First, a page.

David Alexander Zuniga v. The State of Texas Appeal from 226th Judicial District Court of Bexar County (memorandum opinion)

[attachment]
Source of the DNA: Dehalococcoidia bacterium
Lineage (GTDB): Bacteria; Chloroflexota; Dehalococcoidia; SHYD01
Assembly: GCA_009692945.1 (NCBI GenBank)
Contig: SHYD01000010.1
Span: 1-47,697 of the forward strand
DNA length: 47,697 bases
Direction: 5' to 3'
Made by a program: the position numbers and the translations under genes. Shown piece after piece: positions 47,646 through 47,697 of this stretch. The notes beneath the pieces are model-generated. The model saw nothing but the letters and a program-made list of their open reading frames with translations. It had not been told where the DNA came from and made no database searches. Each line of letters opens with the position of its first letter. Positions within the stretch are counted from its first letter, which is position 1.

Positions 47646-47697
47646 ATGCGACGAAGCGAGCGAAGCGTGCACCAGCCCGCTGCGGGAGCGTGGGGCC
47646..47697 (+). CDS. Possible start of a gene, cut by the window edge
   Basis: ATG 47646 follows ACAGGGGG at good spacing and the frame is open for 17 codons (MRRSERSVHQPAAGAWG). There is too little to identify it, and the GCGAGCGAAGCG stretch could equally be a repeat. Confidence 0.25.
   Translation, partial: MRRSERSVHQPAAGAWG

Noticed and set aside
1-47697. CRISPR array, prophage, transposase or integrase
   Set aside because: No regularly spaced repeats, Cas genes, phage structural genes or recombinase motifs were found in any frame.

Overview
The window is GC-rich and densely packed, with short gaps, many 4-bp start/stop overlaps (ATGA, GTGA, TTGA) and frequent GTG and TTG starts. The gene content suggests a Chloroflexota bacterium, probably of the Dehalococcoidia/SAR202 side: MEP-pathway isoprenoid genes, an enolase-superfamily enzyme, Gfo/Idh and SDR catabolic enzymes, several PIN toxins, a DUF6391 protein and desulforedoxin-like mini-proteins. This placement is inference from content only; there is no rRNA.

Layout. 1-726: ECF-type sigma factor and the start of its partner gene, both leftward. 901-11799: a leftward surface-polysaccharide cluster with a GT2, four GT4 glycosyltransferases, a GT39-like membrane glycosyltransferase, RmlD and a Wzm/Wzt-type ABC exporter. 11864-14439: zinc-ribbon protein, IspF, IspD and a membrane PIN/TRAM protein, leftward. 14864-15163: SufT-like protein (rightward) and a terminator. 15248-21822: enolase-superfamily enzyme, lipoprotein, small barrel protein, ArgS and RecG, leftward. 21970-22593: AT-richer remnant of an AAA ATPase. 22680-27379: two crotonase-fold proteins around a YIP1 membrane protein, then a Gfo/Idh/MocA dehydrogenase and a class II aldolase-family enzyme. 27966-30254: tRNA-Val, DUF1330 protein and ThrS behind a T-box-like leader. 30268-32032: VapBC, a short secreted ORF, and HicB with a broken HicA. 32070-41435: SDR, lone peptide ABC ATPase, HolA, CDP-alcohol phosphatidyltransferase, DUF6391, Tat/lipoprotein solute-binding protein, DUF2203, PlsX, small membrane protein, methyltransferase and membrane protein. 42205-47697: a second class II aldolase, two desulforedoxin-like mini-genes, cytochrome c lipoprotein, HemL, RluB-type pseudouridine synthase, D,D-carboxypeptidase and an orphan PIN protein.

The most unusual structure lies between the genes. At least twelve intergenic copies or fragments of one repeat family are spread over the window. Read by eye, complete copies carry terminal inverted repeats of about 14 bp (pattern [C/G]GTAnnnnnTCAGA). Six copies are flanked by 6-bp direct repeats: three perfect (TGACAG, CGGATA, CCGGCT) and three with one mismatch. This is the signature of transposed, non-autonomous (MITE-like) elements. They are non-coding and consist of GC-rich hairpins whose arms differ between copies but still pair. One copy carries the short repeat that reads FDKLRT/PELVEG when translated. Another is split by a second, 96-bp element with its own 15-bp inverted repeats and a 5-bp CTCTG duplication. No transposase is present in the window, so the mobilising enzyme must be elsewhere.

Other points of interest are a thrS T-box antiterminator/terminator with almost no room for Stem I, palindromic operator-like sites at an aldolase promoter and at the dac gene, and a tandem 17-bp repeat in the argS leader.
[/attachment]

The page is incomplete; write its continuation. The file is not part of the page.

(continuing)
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Fourth Court of Appeals San Antonio, Texas MEMORANDUM OPINION No. 04-17-00058-CR David Alexander ZUNIGA, Appellant v. The STATE of Texas, Appellee From the 226th Judicial District Court, Bexar County, Texas Trial Court No. 2016CR4390B Honorable Sid L. Harle, Judge Presiding Opinion by: Rebeca C. Martinez, Justice Sitting: Sandee Bryan Marion, Chief Justice Rebeca C. Martinez, Justice Luz Elena D. Chapa, Justice Delivered and Filed: February 20, 2019 AFFIRMED David Alexander Zuniga was convicted by a jury of murder. The sole issue presented on appeal is whether the trial court erred in denying Zuniga’s pre-trial motion to suppress. We affirm the trial court’s judgment. BACKGROUND Zuniga was charged with murdering Jesse Richards on or about December 20, 2015. Zuniga filed a motion to suppress arguing statements he made to law enforcement were illegally obtained. 04-17-00058-CR At the beginning of the hearing on Zuniga’s motion, the trial court stated it had already reviewed the recording of Zuniga’s interview. Daniel Aragon, a caseworker with the Texas Department of Family and Protective Services, was the first witness called to testify at the hearing. Aragon testified he assisted in transporting Zuniga to a placement in Houston, Texas in the summer of 2015 and was later assigned Zuniga’s case file. Aragon testified Zuniga ran away from two or three placements while Aragon was his caseworker and was “back and forth to San Antonio.” On March 21, 2016, Aragon transported Zuniga for placement at the Gulf Coast Trade School (the “School”). Prior to being placed at the School, Zuniga was being detained in the Bexar County Juvenile Detention facility after running away from a placement. Aragon testified the School is a facility where individuals can learn a trade like auto technology and obtain a GED or high school diploma. Aragon stated the School is not locked down but is an open environment in the middle of a national forest. The School does not have security guards, and the students live in cabin dormitories. Aragon testified Zuniga was not being placed at the School because of any criminal matter but because he did not have a home after his mother’s parental rights were terminated. Aragon testified he flew with Zuniga to Houston and then drove a rental car to the School. While they were boarding the flight to Houston, Zuniga showed Aragon a social media feed about Zuniga’s brother, Daniel, being arrested. While on the flight, Aragon further reviewed the news report and asked Zuniga some questions about it when they arrived in Houston. Zuniga told Aragon he was in the area and knew his brother planned to rob somebody for rent money. Zuniga also told Aragon he tried to talk his brother out of committing the robbery. Upon returning to San Antonio, Aragon notified his supervisor about the information he obtained from Zuniga and then contacted Detective Ruben Perez on March 23, 2016. -2- 04-17-00058-CR Detective Perez was assigned to investigate Richards’s murder. Richards died after being shot at a VIA bus stop on about December 20, 2015. Detective Perez obtained video from VIA that established Richards’s arrival time at the bus stop. Detective Perez also obtained video from a restaurant showing two individuals walking in the area who were later identified as Zuniga and Daniel Torres. Detective Perez subsequently interviewed Juan Torres. Juan, Daniel, and Zuniga were brothers. Juan told Detective Perez that Daniel shot Richards and Zuniga was with Daniel at the time of the murder. On February 22, 2016, Detective Perez met with Daniel and discussed the murder with him. On March 23, 2016, Aragon contacted Detective Perez and told him Zuniga was with Daniel when the shooting occurred. Detective Perez contacted the School and set up an appointment to interview Zuniga. During the investigation, Detective Perez learned Zuniga’s date of birth was June 29, 1990. Detective Perez testified Zuniga was seventeen on the date of Richards’s murder, and on March 28, 2016, the date Detective Perez interviewed Zuniga. 1 When Detective Perez and Detective Rachel Barnes arrived at the School, they were escorted to a small conference room in the information center. They were both wearing civilian clothes. Detective Perez testified Zuniga was not the focus of their investigation when they arrived to interview him. Detective Perez stated he believed Zuniga was present at the murder but did not think he was the shooter. Zuniga was not handcuffed or escorted to the room by a guard. Zuniga consented to closing the door to the conference room. Detective Perez testified he would have allowed Zuniga to leave the room if he wanted and advised Zuniga of that fact. Detective Perez also testified he told Zuniga he was not going to take him to jail that day. A copy of the recorded Zuniga also provided his date of birth during his interview. Because Zuniga was seventeen on the date of the murder and on the date he was questioned, the provisions in the Texas Family Code detailing procedures that must be followed in taking the statement of a child are not applicable. Ramos v. State, 961 S.W.2d 637, 638-39 (Tex. App.—San Antonio 1998, no pet.). 1 -3- 04-17-00058-CR interview was admitted into evidence, and the trial court reiterated that it had previously reviewed the recording. Detective Perez testified Zuniga was not arrested after the interview, and the detectives returned to San Antonio. On cross-examination, Detective Perez testified he was surprised when Zuniga stated he was the shooter, and Zuniga was asked to repeat his story because the detectives wanted to clarify that the story was accurate. Detective Perez stated the detectives thought Zuniga might be covering for his brother Daniel. The recorded interview lasts approximately one hour and twenty minutes. Throughout the interview, Zuniga freely offered information in long, descriptive narratives. After Zuniga stated he shot Richards, Detective Perez questioned Zuniga about being the shooter because it was inconsistent with Juan’s identification of Daniel as the shooter. Zuniga insisted he was the shooter and identified other people he had told about the murder and about him being the shooter. Zuniga then continued to repeat the same story throughout the interview and freely responded to questions offering long, descriptive answers. At the conclusion of the hearing, the trial court denied the motion to suppress. A jury subsequently found Zuniga guilty of murder and assessed his punishment at life imprisonment. On appeal, Zuniga challenges the trial court’s denial of his motion to suppress, asserting he was in custody when he was interviewed and was not given his Miranda warnings. STANDARD OF REVIEW Statements made by a suspect during a custodial interrogation are inadmissible unless certain warnings were given to the suspect before he made those statements. Miranda v. Arizona, 384 U.S. 436, 444-45 (1966). In deciding whether a person is in custody for purposes of applying Miranda, “[a]n appellate court both (1) conducts a factual review in examining the circumstances surrounding the interrogation, and (2) makes an ultimate legal determination whether a reasonable -4- 04-17-00058-CR person would not have felt at liberty to leave.” State v. Saenz, 411 S.W.3d 488, 493 (Tex. Crim. App. 2013) (citing Thompson v. Keohane, 516 U.S. 99, 112-13 (1995)). Although we generally review a trial court’s ruling on a motion to suppress under a bifurcated standard of review, “‘[w]hen the posture of a case does not present issues of pure fact, or of mixed questions of law and fact that turn on credibility or demeanor, and presents only questions of the validity of the trial court’s ‘legal rulings’—[including a Miranda custody determination]—an appellate court’s review is de novo.’” Id. (quoting State v. Ortiz, 382 S.W.3d 367, 372 (Tex. Crim. App. 2012)). DISCUSSION “A person is in ‘custody’ only if, under the circumstances, a reasonable person would believe that his freedom of movement was restrained to the degree associated with a formal arrest.” Hines v. State, 383 S.W.3d 615, 621 (Tex. App.—San Antonio 2012, pet. ref’d) (internal quotation omitted). “The court of criminal appeals has recognized four situations that may constitute custody: (1) when a suspect is physically deprived of his freedom of action in any significant way; (2) when a police officer tells a suspect he cannot leave; (3) when a police officer creates a situation that would lead a reasonable person to believe his freedom of movement has been significantly restricted; and (4) when there is probable cause to arrest and a police officer does not tell a suspect he is free to leave.” Id. A defendant has the burden to establish he was in custody before the State bears the burden to show compliance with Miranda. Id. Zuniga’s brief focuses on the fourth situation, asserting probable cause existed to arrest him as soon as he confessed to shooting Richards approximately five minutes into the interview. Zuniga contends that the remainder of the recorded interview was inadmissible because he was not Mirandized after the confession. In support of his contention, Zuniga primarily relies on this court’s opinion in Xu v. State, 100 S.W.3d 408 (Tex. App.—San Antonio 2002, pet. ref’d), and its -5- 04-17-00058-CR reference to a “pivotal admission” for purposes of determining whether a defendant is in custody. Zuniga, however, reads our decision in Xu too narrowly. Although a suspect may implicate himself in an offense, this alone does not trigger custody. Hodson v. State, 350 S.W.3d 169, 174 (Tex. App.—San Antonio 2011, pet. ref’d). Even when a suspect’s “pivotal admission” is a manifestation of probable cause, such a manifestation is not sufficient to establish the suspect is in custody “unless the manifestation of probable cause combined with other circumstances of the interview . . . would lead a reasonable person to believe that he is under restraint to the degree associated with an arrest.” Saenz, 411 S.W.3d at 496 (internal quotation omitted). As this court has noted, in addition to considering a suspect’s “pivotal admission,” this court must also consider: (1) whether the suspect voluntarily arrived at the place of interrogation; (2) the length of the interrogation; (3) whether the suspect was forbidden from seeing family or friends; and (4) how much control was exercised over the suspect. Hodson, 350 S.W.3d at 174 (noting suspect was held to be in custody in Dowthitt v. State, 931 S.W.2d 244, 254 (Tex. Crim. App. 1996), after suspect made an admission because the court “found other factors indicating police control over the defendant, such as an interrogation lasting over twelve hours, the defendant being escorted to and from the restroom, police officers ignoring his requests to see his wife and ignoring his complaints of exhaustion, and the defendant being denied food”); see also Xu, 100 S.W.3d at 414-15 (holding defendant was subject of custodial interrogation following pivotal admission where defendant was in a stressed, distraught emotional state over the death of his wife who was the victim; was born and raised in China and spoke little English; had been at the police station for five hours during which he was not told he was free to leave, was not allowed to speak with his friend, and was provided only one bottle of water and one restroom break; the admission occurred shortly after officers confronted the defendant with evidence that his wife was strangled and told him they did not believe his story). -6- 04-17-00058-CR In this case, Zuniga voluntarily arrived at the conference room at the School where he was questioned. When the interview began, the detectives knew Zuniga was present at the scene of the murder, but also knew Juan identified Daniel as the shooter. The interview lasted only one hour and twenty minutes. Zuniga had the option to leave the door to the conference room open. Zuniga voluntarily provided information to the detectives in long, descriptive narratives, many times without any prompting questions. Although Zuniga admitted he was the shooter five minutes into the interview, the detectives questioned his story based on Juan’s statement. Approximately eighteen minutes into the interview, Zuniga was reminded he could end the interview at any time. After the reminder, Zuniga continued repeating his story to the detectives in long narratives. Having reviewed all the applicable factors, we hold no circumstances were present that would lead a reasonable person to believe he was under arrest other than Zuniga’s admission to being the shooter. Because the admission alone is insufficient to establish custody independent of any other circumstances, see Saenz, 411 S.W.3d at 496; Hodson, 350 S.W.3d at 174, the trial court correctly concluded Zuniga was not in custody when he made his statements. Accordingly, the trial court properly denied Zuniga’s motion to suppress. CONCLUSION The trial court’s judgment is affirmed. Rebeca C. Martinez, Justice DO NOT PUBLISH -7-